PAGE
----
The Charter Act of 1813 in British India commenced the modern education on India officially by the British East India Company, though the Christian missionaries had started spreading modern education in India before that. The Charter Act decided to issue a fiscal support of Rs. One Hundred Thousand to the existing indigenous educational institutions in India. The Britishers took a decision to review the Charter Act within a period of twenty years in a regular basis. Though there was another charter Act in 1817, it was not an exclusive report given by a specially formed committee as a part of the predetermined review of the Charter Act of 1817. It was a declaration of the modified Charter Act to enlarge the amount from Rs. One Hundred Thousand to Rs. Two Hundred Thousand. Actually the real revision of the Charter Action had to be done in 1833.
It was during this point of time that the Oriental-Occidental Controversy emerged. The Oriental-Occidental Controversy made some confusion among the educationists and administers during the time. As a result the review of the Charter Act was constrained to solve the Oriental-Occidental Controversy, as it created a sort of dilemma in the field of education. As a result, Macaulay submitted a report known as Macaulay’s Minutes. The Macaulay’s Minutes was not a comprehensive review of the Charter Act on account of the above mentioned restriction in term of reference. More over it created more chaos in the field of education because of its illogical and narrow minded recommendations. As the decision taken during the first Charter Act of 1813, a review and renewal of the decisions implemented by following the Macaulay’s Minutes had to be done in 1853. The company assigned the duty of the review to Charles Wood. He was asked to make a comprehensive study on the existing educational system and to submit a report which could not only eradicate the chaotic atmosphere created by Macaulay’s Minutes but also could put forth some innovative recommendations for the multi-sided progress of the educational system in India. He submitted his report in 1855, and it is known as ‘Wood’s Dispatch of 1855.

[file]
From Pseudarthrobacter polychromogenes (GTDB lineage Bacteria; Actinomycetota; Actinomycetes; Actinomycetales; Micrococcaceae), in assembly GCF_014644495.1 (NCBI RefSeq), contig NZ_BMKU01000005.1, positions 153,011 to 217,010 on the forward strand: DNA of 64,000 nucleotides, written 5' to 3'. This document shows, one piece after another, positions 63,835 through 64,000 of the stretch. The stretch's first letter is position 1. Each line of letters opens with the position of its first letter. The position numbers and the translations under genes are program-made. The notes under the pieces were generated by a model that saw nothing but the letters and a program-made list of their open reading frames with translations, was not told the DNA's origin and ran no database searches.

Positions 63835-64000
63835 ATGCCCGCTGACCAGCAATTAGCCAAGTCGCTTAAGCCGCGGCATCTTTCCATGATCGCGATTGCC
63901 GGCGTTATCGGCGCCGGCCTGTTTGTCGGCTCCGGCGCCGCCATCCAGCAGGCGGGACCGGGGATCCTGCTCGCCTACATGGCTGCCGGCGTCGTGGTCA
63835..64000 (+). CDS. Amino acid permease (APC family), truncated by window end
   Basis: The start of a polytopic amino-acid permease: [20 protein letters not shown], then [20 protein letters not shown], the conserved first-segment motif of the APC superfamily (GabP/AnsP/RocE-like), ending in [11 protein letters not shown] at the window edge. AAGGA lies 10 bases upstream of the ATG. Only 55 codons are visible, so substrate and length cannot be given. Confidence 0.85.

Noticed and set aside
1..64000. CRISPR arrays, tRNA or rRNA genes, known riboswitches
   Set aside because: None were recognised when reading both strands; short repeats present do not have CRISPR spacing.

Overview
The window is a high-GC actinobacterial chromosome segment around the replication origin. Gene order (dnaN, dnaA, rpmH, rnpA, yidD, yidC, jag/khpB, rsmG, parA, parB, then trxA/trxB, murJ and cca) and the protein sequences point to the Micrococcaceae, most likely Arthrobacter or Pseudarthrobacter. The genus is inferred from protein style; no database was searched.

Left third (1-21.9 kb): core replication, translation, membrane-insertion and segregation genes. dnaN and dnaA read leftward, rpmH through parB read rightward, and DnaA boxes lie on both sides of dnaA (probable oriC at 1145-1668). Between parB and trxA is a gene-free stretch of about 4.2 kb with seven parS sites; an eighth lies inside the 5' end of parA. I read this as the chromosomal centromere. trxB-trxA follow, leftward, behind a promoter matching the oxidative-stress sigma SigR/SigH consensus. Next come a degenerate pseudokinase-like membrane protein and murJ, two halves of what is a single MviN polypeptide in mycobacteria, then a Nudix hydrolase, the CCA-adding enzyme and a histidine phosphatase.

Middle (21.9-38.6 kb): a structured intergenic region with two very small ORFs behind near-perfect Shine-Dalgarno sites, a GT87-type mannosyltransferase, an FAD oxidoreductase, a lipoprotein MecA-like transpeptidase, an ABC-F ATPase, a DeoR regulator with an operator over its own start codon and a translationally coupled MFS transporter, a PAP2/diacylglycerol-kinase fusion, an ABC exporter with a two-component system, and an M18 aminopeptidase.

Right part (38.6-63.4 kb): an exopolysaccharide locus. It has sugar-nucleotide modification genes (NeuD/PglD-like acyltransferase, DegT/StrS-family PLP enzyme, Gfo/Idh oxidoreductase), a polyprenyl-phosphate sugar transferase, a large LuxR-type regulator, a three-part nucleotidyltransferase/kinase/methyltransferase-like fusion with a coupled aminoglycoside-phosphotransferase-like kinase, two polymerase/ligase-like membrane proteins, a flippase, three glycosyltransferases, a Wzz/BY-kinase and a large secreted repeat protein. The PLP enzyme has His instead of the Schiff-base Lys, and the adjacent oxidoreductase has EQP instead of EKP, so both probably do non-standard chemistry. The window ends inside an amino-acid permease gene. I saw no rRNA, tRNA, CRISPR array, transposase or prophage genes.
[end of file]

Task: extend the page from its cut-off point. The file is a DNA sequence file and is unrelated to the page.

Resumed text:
Charles Wood’s Dispatch is popularly known as the Magna Carta of Indian Education for two reasons. The first reason is that the report was passed in the British Indian Parliament. It was the first time in Indian history a report on education was passed in the parliament just as the Magna Carta in which the requests of the barons were agreed and passed in the parliament by King John of England in 1215. More over Wood’s Dispatch later caused for the revolutionary changes in the history of Indian Education, as well. Really it was a turning point in the history of education in India. He accepted a sort of practical approach in preparing his dispatch unlike Macaulay who had prepared his minutes out of sheer prejudice and damn arrogance.
Just go through the major recommendations of Wood’s Dispatch, you may have to admit that it has got more practical and situational recommendations, compared to Macaulay’s Minutes of 1835.
The aim of education in India should be the diffusion the arts, science and philosophy of Europe so that to equip the offices of the English east India Company with efficient people
- Vernacular or regional language can be medium of instruction at the primary stage of education, while English should be at the higher educational scenario
- Separate department of education should be established at each province under a Director of Public Instruction who should be assisted by Inspectors to schools.
- Universities should be established at Bombay, Calcutta and madras following the model University of London . These universities should have a Chancellor, Vice-chancellor and members who constitute a senate.
- Vocational schools, technical institutions and colleges should be established at different areas of the country
- Teacher training institutions should be established by following the model of London, for giving exclusive training for teachers.
- There should be grant-in- aid schemes for private schools for the spreading and development of education.
- Special arrangements should be there for providing modern education for women folk.